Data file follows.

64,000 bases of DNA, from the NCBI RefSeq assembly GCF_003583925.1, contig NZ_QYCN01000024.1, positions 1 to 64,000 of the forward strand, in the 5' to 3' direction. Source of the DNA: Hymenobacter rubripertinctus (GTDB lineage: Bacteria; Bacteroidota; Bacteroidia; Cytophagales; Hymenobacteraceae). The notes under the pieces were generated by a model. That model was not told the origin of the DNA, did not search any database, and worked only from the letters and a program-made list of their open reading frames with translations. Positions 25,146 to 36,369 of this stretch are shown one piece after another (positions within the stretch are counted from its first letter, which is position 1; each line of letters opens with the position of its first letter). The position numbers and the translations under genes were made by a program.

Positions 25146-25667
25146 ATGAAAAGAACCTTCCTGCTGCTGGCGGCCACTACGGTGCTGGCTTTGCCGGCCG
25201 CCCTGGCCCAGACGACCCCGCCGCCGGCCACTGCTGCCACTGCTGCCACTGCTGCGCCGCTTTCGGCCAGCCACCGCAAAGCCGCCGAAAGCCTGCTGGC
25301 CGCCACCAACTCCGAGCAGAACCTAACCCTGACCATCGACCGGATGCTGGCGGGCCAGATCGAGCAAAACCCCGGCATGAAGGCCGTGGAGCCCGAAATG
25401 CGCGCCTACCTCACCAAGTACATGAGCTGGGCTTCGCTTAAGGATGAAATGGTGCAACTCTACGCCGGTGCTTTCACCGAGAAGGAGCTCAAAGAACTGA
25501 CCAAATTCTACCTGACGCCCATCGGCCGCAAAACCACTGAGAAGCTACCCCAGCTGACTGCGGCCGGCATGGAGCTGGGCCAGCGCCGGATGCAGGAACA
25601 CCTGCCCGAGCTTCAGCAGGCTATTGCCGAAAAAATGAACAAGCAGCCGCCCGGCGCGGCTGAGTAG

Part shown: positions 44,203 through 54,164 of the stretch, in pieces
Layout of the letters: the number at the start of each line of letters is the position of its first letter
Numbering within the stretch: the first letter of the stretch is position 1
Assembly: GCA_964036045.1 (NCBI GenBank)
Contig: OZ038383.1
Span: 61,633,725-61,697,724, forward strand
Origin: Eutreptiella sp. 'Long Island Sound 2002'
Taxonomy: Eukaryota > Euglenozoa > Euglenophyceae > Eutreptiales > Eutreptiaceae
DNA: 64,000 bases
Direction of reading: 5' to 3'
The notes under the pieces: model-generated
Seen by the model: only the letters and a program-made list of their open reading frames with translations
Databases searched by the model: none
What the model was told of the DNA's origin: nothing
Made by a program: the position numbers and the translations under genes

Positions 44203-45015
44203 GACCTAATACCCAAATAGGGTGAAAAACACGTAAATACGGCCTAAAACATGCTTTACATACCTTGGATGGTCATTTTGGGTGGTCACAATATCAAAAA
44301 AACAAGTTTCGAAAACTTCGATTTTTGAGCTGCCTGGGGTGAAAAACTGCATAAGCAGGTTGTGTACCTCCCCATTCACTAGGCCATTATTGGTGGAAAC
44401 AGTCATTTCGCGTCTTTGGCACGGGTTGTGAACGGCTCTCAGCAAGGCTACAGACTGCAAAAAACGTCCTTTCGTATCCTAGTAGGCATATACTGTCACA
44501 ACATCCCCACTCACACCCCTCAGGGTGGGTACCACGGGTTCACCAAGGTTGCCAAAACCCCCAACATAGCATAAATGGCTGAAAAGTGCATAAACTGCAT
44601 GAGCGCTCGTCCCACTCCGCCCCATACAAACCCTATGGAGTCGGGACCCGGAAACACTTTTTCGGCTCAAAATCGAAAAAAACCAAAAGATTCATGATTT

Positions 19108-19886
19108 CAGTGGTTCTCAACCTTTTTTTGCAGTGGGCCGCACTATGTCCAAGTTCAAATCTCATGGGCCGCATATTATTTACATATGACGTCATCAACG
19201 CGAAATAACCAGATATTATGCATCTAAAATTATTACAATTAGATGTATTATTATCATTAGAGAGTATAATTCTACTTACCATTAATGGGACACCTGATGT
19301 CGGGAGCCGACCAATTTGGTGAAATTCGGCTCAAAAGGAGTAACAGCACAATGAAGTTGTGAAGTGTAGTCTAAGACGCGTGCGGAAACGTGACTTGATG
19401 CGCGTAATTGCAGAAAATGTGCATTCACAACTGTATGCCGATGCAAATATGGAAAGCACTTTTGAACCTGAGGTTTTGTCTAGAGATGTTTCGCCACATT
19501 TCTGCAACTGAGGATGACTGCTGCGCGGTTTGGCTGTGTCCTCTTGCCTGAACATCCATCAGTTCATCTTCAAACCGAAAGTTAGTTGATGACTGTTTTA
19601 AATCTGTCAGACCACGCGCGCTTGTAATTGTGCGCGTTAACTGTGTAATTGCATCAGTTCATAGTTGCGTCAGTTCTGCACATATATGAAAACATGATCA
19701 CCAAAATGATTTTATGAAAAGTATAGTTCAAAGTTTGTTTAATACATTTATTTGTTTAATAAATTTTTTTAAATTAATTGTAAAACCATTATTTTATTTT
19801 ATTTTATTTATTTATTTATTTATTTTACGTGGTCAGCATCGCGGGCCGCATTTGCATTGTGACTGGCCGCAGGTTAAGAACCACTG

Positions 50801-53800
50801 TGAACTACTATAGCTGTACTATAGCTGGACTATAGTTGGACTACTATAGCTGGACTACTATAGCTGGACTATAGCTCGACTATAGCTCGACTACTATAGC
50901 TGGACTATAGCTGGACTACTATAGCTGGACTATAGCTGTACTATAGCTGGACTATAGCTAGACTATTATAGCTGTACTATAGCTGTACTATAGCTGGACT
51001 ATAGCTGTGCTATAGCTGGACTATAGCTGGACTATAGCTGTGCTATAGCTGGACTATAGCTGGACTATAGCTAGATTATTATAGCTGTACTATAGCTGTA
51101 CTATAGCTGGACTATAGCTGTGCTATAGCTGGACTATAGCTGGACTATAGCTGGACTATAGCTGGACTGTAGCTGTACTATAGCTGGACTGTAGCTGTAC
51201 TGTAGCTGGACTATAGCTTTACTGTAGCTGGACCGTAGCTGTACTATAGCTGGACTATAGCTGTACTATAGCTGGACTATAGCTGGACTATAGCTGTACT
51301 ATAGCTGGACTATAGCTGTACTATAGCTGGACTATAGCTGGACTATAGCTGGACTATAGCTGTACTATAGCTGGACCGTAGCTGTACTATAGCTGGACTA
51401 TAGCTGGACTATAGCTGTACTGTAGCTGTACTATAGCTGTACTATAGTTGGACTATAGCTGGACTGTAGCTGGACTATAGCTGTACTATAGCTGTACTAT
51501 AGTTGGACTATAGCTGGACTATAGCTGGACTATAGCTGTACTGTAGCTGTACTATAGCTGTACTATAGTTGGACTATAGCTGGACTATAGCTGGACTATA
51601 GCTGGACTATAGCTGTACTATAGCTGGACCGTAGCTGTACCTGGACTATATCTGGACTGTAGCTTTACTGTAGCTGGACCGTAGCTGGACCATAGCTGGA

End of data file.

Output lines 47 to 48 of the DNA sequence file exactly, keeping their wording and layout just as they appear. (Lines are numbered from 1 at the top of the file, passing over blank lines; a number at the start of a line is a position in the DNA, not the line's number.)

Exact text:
51501 AGTTGGACTATAGCTGGACTATAGCTGGACTATAGCTGTACTGTAGCTGTACTATAGCTGTACTATAGTTGGACTATAGCTGGACTATAGCTGGACTATA
51601 GCTGGACTATAGCTGTACTATAGCTGGACCGTAGCTGTACCTGGACTATATCTGGACTGTAGCTTTACTGTAGCTGGACCGTAGCTGGACCATAGCTGGA